by Markus Stolz

Munich
welcomes fine Greek cuisine

byMarkus Stolz
December 4, 2013, 4 Comments

There are hundreds of Greek restaurants all over Germany. They typically offer rustic settings and solid – but heavily Germanized – “Greek” food at affordable prices. The standard restaurant design includes light strings, small Greek statues and flags. The menus regularly use Greek glyph typography and would not be complete without offering Gyros, Souvlaki and Tzatziki. A massive Hercules platter or Wienerschnitzel at competitive prices will surely bring a satisfied smile to the face of the native German guest, who can wash down the food with Greek Ouzo or Retsina.

This concept has been so successful over the last decades that it has not only reinforced some existing clichés about the Greek culture, but has actually helped creating new ones.

Modern variations of Greek gastronomy are trendy, funky party places. Diners arrive in the early evening and enjoy a fairly authentic Greek food selection. Greek wine – amongst the popular Italian, French or German offerings – can be found on the wine list. Loud pop music is played throughout the meal, and by midnight crowds are dancing on the tables and throw paper towels by the handful, while an ultra-modern electronic version of Zorbas’ Sirtaki is played at full volume. While the food is a more modern and authentic expression of Greek cuisine, most guests find their way here because of the party and fun element. Perhaps this is a Germanized version of the Greek Zeitgeist?

Neither of the above though expresses nor displays the true evolution that has taken place in the Greek cuisine over the last years. A number of award winning restaurants exist in Greece and abroad where the food is prepared by using authentic, yet refined methods. In Munich, there has been a noticeable absence of such an alternative that naturally highlights the Modern Greek cuisine in a creative way by integrating the culinary traditional heritage of Greece.

Konstantin & FRIENDS is a noteworthy restaurant that opened just last week in the central district in Ludwigsvorstadt-Isarvorstadt in Munich to close that gap.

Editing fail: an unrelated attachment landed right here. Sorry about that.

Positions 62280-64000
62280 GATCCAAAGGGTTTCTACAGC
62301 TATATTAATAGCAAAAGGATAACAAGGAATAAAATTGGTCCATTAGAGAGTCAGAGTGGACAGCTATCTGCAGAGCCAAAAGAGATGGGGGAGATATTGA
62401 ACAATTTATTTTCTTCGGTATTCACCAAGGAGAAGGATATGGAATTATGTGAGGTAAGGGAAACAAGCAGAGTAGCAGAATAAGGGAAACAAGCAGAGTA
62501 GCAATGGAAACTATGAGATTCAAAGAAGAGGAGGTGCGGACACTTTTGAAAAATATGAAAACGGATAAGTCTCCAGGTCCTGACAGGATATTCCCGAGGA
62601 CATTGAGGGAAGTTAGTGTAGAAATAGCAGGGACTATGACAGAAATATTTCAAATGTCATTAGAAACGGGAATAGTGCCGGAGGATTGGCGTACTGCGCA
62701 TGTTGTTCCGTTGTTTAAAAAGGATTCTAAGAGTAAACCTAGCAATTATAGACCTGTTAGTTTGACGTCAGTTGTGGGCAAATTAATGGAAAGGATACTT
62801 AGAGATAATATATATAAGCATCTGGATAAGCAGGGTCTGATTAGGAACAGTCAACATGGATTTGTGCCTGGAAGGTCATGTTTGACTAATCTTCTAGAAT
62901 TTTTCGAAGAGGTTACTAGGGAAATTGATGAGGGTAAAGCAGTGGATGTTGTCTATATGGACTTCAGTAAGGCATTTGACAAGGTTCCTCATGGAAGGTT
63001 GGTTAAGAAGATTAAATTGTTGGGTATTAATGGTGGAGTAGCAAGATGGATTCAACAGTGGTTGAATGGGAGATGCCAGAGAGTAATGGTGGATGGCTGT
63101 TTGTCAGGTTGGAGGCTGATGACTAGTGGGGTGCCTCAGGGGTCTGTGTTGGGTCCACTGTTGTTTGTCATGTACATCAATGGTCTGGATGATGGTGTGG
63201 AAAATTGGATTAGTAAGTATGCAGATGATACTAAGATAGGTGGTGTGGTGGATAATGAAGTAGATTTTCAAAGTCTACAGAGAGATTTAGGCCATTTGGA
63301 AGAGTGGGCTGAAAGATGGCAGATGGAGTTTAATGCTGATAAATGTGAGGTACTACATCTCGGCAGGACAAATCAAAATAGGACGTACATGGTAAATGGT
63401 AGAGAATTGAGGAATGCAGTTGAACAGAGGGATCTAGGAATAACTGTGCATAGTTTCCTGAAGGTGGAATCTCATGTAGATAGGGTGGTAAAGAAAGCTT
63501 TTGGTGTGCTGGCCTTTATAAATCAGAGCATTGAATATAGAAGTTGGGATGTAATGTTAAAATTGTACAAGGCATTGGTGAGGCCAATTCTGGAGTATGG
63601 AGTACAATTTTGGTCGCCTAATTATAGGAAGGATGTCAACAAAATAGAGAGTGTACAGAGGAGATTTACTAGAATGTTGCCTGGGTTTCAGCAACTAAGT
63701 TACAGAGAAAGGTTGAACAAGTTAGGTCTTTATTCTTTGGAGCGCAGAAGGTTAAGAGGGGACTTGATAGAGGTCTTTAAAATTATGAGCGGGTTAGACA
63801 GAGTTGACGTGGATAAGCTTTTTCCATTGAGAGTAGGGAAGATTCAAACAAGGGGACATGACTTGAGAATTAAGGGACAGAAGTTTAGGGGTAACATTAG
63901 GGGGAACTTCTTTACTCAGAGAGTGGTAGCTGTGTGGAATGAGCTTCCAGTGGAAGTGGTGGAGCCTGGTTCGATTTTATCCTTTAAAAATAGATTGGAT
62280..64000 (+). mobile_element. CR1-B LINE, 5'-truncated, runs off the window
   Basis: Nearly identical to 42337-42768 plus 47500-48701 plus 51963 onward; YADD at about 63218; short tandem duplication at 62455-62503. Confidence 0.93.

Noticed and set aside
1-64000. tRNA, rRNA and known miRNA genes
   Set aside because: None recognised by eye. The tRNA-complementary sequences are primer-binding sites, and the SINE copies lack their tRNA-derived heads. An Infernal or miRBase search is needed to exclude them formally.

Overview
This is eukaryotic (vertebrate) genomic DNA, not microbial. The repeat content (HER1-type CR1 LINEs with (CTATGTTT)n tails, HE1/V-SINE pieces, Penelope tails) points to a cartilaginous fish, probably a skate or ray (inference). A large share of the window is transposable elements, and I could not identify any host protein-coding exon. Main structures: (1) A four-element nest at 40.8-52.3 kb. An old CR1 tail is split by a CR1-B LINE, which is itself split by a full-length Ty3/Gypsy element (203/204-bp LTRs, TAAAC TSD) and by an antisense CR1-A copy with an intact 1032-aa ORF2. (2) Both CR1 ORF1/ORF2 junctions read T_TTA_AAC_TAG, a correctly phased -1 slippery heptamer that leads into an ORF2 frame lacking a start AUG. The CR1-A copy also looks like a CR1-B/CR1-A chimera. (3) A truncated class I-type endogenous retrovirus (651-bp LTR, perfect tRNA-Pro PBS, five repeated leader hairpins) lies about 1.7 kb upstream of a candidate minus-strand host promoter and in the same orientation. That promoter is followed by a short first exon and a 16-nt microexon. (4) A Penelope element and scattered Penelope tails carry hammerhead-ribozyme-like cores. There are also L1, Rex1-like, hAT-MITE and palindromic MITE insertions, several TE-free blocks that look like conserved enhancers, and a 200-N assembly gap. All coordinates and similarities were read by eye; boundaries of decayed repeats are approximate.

Owners Konstantin Kappos and Kirsten Janz have created a remarkable multi-functional location: At the heart is the restaurant where the finest Greek cuisine can be enjoyed in a modern, yet cozy and friendly setting. The menu consists of contemporary creations that use local products and are based on traditional cuisine. For example, the Santorini Fava is served with kiwi sauce, smoked eel mousse, wild island capers and roasted almonds. The wine list is remarkably all Greek and offers a thoughtfully selected variety of perfect food matching choices. Most grape varieties are indigenous, take a look at the wine list here (PDF).

Next to the restaurant’s eating area is a generous bar area where many Greek wines can be enjoyed by the glass. Cleverly, in addition to the “normal” 0.2 liter pour, a 0.1 option is also available.

Downstairs is an area for wine storage and an in house Gourmet shop where Greek food products – as well as Greek wines – can be purchased. Konstantin & Friends also offer a special early take away service for coffee, Greek yoghurt, cheese pies, sandwiches etc. from 7 am. Opening hours for the restaurant, bar and shop are 9 am to 1 am Monday through Saturday and 10 am through 3 pm on Sundays.

The place is beautifully designed. The amount of planning, attention to detail, and investment have paid off: It is elegant, stylish, has a strong identity and has the distinct trendiness that nowadays modern restaurants in Greece display. The most important factor for the unique concept is that no shortcuts were taken. The chef Nikos Pouliasis and the Sommelier are both Greek and moved to Germany just a few weeks ago. The wines were sourced in Greece, directly from the wineries. The importance of the opening of the restaurant was highlighted by the fact that both Sofia Perpera (Director Greek wine bureau North-America New Wines of Greece) and George Skouras (Domaine Skouras) flew in from Greece to show their support.

My personal impression is that Konstantin & FRIENDS has tremendous potential. If I were to compare their concept to other well known, respected and established places, Molyvos in New York or Dio Deka in San Francisco come to mind. Munich, you are in for a treat!

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  1. NicolasDecember 7, 2013, 5:10 am

    Opened earlier this year in Namur, Belgium, the restaurant TapaSoif is another interesting concept showcasing an outstanding selection of Greek wines to be paired with fine tapas-style food.

    Supported by Canette, an importer of Greek wines, this restaurant might be replicated in a few other cities in Belgium. I believe this is a brilliant way not only to promote Greek wines, but just to sell them. Given the usual limited size of the fine Greek domains, there is indeed no point trying to mass distribute them through supermarket chains where the new world wines will always have a competitive edge and can be supplied in virtualy unlimited volumes.

    Links to the restaurant website only in French but the winelist doesn’t need translation ;-).

    http://www.tapasoif.be/

    http://www.tapasoif.be/vins/

  2. Thomas PellechiaDecember 19, 2013, 11:14 pm

    It’s been a while since I visited here Markus.

    Just wanted to wish you well now that you are back in Germany and in the city of leberkäse (at least it used to be).

  3. Markus StolzDecember 20, 2013, 12:54 am

    Thank you, Thomas, your comment means a lot to me. I have started splitting my time between Munich and Athens, combining the best of both worlds.